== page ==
Food delivery by drone may soon start to take off. No doubt, forward-looking restaurants are taking note.
Last week, drone development company Flytrex, a six-year-old Israeli technology startup, and drone services company Causey Aviation Unmanned, Inc. received approval from the Federal Aviation Administration (FAA) to begin food deliveries by drone in Holly Springs, North Carolina.
As part of the FAA’s UAS Integration Pilot Program (IPP) and in partnership with the North Carolina Department of Transportation (NCDOT), Causey Aviation, the Town of Holly Springs, and Kite Realty Group Trust, Flytrex will soon begin its on-demand, unmanned food delivery via commercial drones for local residents.
The announcement comes in the wake of the recent validation of Flytrex’s self-triggered parachute recovery system by NUAIR (Northeast UAS Airspace Integration Research), according to standards set by the FAA and the American Society for Testing and Materials. Flytrex and Causey join the few select companies to be authorized to operate in a suburban area.
Last year, Flytrex deployed what it claims is the first “golf course delivery system” in the U.S. For now, the company has only received authorization to fly its delivery drones from a distribution center at Holly Springs Towne Center, which has fifteen restaurants, to nearby Ting Park, an outdoor sports and recreation hub. There local residents will be able to receive their food orders via a wire-drop system designed to lower packages to the ground from a height of 80 feet. The drone delivery reduces a 25-minute round-trip car drive to a five-minute drone flight.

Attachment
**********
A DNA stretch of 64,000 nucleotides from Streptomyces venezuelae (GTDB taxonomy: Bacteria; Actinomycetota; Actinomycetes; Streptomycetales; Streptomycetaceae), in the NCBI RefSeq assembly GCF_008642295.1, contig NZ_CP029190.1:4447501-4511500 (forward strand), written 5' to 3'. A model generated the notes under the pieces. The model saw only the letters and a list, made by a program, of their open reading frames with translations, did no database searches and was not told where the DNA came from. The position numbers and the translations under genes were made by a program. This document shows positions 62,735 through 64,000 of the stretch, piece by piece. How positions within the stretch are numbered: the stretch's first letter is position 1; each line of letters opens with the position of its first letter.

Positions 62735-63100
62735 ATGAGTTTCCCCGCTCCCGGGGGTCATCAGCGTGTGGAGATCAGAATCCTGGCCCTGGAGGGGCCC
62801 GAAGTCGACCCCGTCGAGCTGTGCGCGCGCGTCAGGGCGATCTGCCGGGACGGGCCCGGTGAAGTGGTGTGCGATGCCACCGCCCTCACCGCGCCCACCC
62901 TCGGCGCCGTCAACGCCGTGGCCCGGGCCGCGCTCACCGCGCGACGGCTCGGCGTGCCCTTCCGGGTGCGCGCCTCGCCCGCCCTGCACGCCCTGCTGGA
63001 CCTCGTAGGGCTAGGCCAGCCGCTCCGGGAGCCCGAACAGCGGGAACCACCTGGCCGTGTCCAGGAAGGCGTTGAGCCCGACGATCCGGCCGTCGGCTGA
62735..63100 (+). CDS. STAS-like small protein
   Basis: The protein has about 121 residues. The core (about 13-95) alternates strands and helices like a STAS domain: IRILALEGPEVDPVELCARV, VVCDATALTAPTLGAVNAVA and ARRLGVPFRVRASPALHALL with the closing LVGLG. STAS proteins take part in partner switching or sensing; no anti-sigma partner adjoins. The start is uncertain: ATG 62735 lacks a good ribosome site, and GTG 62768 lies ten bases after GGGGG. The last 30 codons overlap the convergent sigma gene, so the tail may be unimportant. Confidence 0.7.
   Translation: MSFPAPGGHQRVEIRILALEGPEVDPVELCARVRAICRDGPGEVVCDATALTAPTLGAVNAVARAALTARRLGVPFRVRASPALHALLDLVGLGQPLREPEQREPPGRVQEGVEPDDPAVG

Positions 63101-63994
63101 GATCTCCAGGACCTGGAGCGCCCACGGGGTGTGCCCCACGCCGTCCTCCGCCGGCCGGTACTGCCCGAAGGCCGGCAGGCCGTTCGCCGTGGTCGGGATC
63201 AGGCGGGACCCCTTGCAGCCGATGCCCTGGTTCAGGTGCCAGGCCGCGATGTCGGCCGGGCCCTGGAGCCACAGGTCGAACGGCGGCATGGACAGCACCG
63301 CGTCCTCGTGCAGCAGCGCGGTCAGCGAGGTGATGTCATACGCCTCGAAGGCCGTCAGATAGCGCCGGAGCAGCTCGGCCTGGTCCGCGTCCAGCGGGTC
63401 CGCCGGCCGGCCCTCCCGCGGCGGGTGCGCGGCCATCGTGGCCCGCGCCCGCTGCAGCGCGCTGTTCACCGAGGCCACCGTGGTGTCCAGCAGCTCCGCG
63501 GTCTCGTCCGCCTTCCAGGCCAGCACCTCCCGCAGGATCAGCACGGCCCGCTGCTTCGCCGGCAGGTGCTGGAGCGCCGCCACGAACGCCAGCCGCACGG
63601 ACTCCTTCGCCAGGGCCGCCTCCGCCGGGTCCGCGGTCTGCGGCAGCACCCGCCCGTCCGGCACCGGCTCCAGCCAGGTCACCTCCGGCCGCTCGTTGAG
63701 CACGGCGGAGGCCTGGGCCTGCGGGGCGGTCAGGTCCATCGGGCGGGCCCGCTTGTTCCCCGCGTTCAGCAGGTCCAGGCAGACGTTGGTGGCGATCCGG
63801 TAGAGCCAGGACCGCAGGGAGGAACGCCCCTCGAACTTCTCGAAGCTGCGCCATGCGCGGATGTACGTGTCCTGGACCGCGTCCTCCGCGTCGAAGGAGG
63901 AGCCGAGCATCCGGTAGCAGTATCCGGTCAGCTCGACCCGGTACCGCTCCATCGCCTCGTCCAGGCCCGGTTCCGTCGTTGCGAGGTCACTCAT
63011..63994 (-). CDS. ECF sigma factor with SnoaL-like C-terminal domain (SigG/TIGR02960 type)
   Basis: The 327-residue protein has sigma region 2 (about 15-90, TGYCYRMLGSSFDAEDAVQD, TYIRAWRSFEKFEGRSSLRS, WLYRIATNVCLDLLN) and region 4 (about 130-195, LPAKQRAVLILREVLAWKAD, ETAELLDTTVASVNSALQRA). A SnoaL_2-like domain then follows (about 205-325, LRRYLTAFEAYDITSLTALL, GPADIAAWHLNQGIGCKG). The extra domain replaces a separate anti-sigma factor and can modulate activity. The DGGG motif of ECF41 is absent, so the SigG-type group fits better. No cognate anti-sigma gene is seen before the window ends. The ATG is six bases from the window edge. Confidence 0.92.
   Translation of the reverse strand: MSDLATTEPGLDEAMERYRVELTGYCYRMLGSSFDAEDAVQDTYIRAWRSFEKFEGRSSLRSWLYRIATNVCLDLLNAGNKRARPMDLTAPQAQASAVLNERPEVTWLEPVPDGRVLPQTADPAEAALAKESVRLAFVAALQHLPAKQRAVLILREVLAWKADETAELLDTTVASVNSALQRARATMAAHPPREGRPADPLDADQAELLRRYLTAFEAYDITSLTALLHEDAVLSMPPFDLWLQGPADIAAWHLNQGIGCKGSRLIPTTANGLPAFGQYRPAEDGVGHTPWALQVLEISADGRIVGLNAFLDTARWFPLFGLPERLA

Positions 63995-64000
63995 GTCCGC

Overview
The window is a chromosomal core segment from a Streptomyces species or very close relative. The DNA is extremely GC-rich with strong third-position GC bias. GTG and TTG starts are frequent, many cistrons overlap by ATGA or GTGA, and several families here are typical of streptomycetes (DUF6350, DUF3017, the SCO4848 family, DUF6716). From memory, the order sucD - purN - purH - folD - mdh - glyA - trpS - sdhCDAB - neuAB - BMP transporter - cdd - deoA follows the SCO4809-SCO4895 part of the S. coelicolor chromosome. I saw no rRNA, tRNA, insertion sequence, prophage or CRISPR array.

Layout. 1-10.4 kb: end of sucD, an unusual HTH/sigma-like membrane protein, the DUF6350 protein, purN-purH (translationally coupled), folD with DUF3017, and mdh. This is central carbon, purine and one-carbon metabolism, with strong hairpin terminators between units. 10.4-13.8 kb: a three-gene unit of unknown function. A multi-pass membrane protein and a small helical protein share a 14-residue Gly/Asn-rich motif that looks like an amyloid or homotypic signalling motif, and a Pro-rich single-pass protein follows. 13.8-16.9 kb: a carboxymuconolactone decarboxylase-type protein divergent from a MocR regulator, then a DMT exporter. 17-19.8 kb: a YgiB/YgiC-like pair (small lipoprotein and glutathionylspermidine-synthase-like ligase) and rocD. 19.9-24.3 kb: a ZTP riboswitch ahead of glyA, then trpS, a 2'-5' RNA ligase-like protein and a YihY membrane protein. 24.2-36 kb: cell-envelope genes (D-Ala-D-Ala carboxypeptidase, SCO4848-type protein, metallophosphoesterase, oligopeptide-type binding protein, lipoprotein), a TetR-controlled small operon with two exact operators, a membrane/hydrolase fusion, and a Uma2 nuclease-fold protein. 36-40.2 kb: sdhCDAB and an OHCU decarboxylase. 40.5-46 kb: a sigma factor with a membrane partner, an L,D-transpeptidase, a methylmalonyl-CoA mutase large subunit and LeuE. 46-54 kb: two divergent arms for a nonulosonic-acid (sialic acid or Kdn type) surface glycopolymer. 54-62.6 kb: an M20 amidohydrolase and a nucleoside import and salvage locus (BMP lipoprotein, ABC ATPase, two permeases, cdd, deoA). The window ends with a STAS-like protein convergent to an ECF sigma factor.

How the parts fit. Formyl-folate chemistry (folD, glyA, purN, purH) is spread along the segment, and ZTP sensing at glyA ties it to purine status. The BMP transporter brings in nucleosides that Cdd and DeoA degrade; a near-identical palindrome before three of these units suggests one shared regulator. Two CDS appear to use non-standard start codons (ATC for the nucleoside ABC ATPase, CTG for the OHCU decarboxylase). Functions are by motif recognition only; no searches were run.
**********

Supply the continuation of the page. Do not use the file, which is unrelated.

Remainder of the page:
Using $7.5 million in funding the company raised in January, which brought the company’s total capital raise to $10.5 million, Flytrex plans to scale up existing operations as well as provide seed money for the new route in North Carolina. All goes well with this initial test area, the company hopes to expand operations across other parts of the country.
According to the FlyTrex website, the drones can carry up to 6.6 pounds (6-8 hamburgers) for a distance of 3.5 miles and back. The devices cruise at 32 miles per hour and fly at an altitude of 230 feet. The current drone model does not fly in the rain and at wind gusts stronger than 18 miles per hour.
Drone technology is big business, with a market that is estimated to worth upwards of $30 billion by 2027, according to analysts at Research and Markets. It’s no wonder heavy hitters like Google X labs graduate Wing and Amazon are making sizable investments in the technology, which may one day be soaring through the skies with restaurant food deliveries.